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How Weatherindexed Production Insurance Works

Bees don’t fly much when it’s cold so honey production suffers. The weatherindexed crop insurance Rick McConnell, a consultant, and Watts and Associates have developed would give beekeepers the option to insure against cold at specific times of the year.

A farmer could insure against too much or not enough rain or heat for the whole growing season or a specific period.

McConnell walked KAP delegates through an example based on a hay producer. Say the 50-year average June rainfall at the weather station closest to the farmer was 78 mm, the high was 268 mm and the low, 3.4 mm. The farmer could get a policy that pays out at whatever level of rainfall he or she sets. The farmer also decides how big the payout will be. Naturally the higher the payout and the more likely a payout is, the higher the premium.

In McConnell’s example the maximum payout was $50,000. A payout would be triggered if there were more than 140 mm of rain in June, with the maximum payout occurring if there were 250 mm or more.

In this case the premium was 4.86 per cent or $2,400, McConnell said.

One of the biggest hurdles before introducing weatherindexed insurance in Manitoba is the lack of weather stations, McConnell said. Manitoba only has 42 equipped to meet the program’s needs; Alberta has 233.

And each station should have 50 years of weather data, although a model can be used to create it where it’s lacking, he said.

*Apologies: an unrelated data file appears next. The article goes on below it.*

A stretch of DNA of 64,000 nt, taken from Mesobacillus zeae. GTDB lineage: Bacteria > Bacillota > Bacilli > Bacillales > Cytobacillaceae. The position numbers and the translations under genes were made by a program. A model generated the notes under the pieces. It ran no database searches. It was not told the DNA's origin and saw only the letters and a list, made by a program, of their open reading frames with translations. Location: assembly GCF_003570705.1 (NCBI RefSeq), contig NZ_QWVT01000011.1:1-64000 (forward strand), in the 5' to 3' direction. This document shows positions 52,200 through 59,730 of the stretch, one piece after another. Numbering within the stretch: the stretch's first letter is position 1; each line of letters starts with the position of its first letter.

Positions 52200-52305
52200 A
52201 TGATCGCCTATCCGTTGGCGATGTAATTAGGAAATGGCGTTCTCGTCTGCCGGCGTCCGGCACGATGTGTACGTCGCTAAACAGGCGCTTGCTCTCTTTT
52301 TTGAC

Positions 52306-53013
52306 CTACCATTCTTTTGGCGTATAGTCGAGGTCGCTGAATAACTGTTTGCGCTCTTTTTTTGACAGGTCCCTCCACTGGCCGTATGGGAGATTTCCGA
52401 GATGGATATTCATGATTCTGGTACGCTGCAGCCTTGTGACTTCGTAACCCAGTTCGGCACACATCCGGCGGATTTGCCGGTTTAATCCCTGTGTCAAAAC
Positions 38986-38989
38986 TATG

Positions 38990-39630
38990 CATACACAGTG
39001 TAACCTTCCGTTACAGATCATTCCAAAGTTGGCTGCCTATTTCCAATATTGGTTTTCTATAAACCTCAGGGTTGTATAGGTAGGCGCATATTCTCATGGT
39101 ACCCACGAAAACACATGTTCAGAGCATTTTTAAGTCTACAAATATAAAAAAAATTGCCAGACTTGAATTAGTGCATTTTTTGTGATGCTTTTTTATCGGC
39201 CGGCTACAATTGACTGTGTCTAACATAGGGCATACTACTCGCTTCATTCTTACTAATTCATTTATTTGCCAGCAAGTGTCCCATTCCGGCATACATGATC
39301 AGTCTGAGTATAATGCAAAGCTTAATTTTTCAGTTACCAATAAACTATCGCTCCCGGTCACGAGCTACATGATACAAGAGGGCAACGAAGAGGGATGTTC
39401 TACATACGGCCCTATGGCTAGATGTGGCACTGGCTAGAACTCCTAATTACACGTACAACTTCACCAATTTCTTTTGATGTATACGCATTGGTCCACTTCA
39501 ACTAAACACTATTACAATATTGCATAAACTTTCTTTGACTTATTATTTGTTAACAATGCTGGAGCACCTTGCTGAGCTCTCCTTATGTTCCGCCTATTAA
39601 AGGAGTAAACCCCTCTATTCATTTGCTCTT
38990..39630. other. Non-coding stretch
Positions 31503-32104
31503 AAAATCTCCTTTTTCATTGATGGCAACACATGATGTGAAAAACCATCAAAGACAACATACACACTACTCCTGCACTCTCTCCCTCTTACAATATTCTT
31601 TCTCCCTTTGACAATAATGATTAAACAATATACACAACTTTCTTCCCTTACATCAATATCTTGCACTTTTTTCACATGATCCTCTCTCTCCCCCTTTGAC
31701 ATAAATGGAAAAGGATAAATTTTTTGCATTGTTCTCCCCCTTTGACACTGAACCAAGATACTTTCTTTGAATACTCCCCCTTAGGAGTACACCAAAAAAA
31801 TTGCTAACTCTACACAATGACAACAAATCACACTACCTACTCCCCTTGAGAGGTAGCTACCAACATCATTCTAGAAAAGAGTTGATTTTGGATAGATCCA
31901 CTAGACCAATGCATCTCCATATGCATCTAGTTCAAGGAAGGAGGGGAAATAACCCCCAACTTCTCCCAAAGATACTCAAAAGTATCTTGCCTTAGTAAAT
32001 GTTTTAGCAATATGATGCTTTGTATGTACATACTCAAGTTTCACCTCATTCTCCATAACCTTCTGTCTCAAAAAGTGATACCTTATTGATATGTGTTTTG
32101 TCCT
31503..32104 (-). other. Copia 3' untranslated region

Weather-indexed insurance is not a new idea. Airports and ski hills have been able to buy it for years to offset their weather risk.

“Theoretically you could even insure asphalt because we’re not going to check,” McConnell said. “You’re paying a premium for an investment.”

While that gives farmers the option to insure production that isn’t well covered by conventional crop insurance, the downside is compensation might not be paid when the farmer suffers a loss, said Neil Hamilton, CEO of the Manitoba Agricultural Services Corp.

“That’s the essence of why I don’t think it’s good insurance,” he said. “It is like speculation in that you might get a payment when you don’t need one and you might not get a payment when you need one.”

Manitoba and Alberta crop insurance already use weather index derivatives to offer insurance against frost and to ensure forage and pasture production.

“We’ve never been able to make that work to a great level of satisfaction,” Hamilton said.

Meanwhile, a number of KAP members have volunteered to test the new web-based insurance program before it’s offered commercially.

McConnell will provide an in-depth demonstration during KAP’s annual meeting in January. [email protected]

About the author


Allan Dawson

Allan Dawson is a reporter with the Manitoba Co-operator based near Miami, Man. Covering agriculture since 1980, Dawson has spent most of his career with the Co-operator except for several years with Farmers’ Independent Weekly and before that a Morden-Winkler area radio station.



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